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Lew defends Obama's Iran deal ... and Treasury's overhaul of $10 bill

Treasury Secretary Jacob Lew says that President Obama has the votes in Congress to sustain a veto, if Republicans try to block his nuclear agreement with Iran. Also, he says, Alexander Hamilton will retain a place on US currency.

Michael Bonfigli/Staff
Treasury Secretary Jacob Lew speaks with reporters at the St. Regis Hotel on July 29, 2015, in Washington.

Treasury Secretary Jacob Lew defended the Obama administration’s controversial deal designed to contain Iran’s nuclear-arms potential, saying it’s a “myth” that Iran will reap an economic windfall and that the deal will not tie America’s hands in sanctioning Iran over nonnuclear issues.

The agreement has “gotten stronger as we’ve gotten to the finish line,” Secretary Lew said, in comments made at a breakfast for reporters hosted by the Monitor on Wednesday. As an example, he cited the evolution of “snapback” provisions that could potentially reimpose nuclear-related sanctions “if Iran violates the agreement.”

Lew said he expects Democrats to give President Obama the votes needed to sustain a veto of a Republican rejection of the administration-brokered deal.

He also sought to dampen the impression that Iran will reap a huge and immediate economic “signing bonus” from the deal.

“On the Hill, there’s a deepening understanding that Iran does not have $150 billion to get,” he said. “They only have about $55 billion of assets overseas that are even theoretically assets that they can get access to.” In practical terms, even that amount cannot all be brought home, and Iran’s backlog of spending needs in the oil and gas sector alone exceeds $100 billion.

Lew’s remarks were part of a full-court press by the administration to sell Congress and the US public on a deal that Mr. Obama sees as a major national-security achievement. Although many nuclear security experts have endorsed the plan, Americans have plenty of skepticism over whether the agreement will reach its goal.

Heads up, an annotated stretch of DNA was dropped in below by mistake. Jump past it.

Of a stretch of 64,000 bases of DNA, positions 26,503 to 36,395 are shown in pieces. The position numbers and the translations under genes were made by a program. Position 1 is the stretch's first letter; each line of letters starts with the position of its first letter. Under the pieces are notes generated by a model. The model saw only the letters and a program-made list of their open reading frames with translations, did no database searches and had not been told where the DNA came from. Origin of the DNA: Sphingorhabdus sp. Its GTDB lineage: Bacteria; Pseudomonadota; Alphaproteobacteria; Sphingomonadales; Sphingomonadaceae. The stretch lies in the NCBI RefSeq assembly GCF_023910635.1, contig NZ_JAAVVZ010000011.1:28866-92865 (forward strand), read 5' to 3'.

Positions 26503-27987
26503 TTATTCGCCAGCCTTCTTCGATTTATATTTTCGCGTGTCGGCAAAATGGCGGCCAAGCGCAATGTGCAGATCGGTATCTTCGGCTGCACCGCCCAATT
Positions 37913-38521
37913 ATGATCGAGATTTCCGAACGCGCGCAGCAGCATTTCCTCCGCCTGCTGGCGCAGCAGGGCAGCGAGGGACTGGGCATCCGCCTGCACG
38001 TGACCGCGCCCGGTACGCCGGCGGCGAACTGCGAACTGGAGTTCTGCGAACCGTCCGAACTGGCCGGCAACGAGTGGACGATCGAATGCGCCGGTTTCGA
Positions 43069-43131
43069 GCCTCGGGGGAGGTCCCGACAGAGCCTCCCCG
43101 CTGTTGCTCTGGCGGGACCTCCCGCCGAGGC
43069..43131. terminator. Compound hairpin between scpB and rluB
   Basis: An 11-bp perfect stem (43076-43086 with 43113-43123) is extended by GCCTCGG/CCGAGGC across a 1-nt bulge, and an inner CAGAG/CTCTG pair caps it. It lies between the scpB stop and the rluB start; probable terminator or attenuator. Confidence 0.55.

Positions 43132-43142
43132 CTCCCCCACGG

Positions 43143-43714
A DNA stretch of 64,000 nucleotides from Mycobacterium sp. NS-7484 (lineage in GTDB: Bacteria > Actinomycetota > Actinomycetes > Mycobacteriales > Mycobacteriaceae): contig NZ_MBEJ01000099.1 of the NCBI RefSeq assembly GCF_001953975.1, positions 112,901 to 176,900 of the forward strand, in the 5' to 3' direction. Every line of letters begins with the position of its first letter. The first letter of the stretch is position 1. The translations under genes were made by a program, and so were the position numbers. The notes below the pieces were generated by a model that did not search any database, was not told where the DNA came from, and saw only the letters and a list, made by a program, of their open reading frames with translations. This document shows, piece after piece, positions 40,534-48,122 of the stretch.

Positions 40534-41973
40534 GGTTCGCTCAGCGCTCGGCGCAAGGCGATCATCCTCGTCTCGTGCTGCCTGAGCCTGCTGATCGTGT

In a new CNN/ORC poll, 52 percent of Americans say Congress should vote to reject the deal, while 44 percent say lawmakers should approve it. Opinion is split along partisan lines, with Democrats supporting Obama and Republicans and independents opposing the agreement. 

Asked whether the nuclear accord would tie US hands in its policy toward Iran on other controversies, Lew again characterized the deal as protecting US interests.

“We’ve reserved all of our rights to impose sanctions based on acts of terrorism, based on human rights violations, and based on regional destabilization,” he said, referring to the use of existing tools or to potential new legislation by Congress.

But “we have to be clear about what we are doing,” that such steps would have to relate to nonnuclear issues, he said.

And he pledged continued effort to bring the international community together in efforts to stop “malign activities.”

On other issues, Lew said:

  • Puerto Rico needs to come up with an economic and fiscal reform plan to resolve a debt crisis and stem out-migration. The administration, he said, favors a Chapter 9 court proceeding rather than a “disorderly process.”
  • China’s recent stock market downturn hints at that nation’s difficult transition from heavy state control to a more market- and consumer-oriented economy. He said he hopes the roiling markets don’t shake leaders’ resolve to press forward with that transition.
  • The Obama administration is going to "continue to engage with Congress” to reform the overseas taxation of US businesses, with some proceeds going to a “meaningful” increase in domestic infrastructure investment.

On a lighter note, Lew said the Treasury has seen an “outpouring” of more than 1 million public comments – from tweets to handwritten letters – on its plan for redesigning the $10 bill to feature a woman.

Commenters have ranged from elementary school girls to former Federal Reserve Chairman Ben Bernanke, who opined in favor of dumping the $20 bill's Andrew Jackson, rather than Alexander Hamilton, from America’s paper currency.

Lew’s response on Wednesday is that Hamilton will retain a place on US currency, that more details will come soon, and that changes to the $10 are just part of a broader overhaul of US bills. He said a common theme in the redesigns will be “democracy,” with images that go beyond buildings and faces.

“It has I think actually been a very interesting moment, where an awful lot of people have been paying attention both to our history and the things that are important to us,” Lew said.

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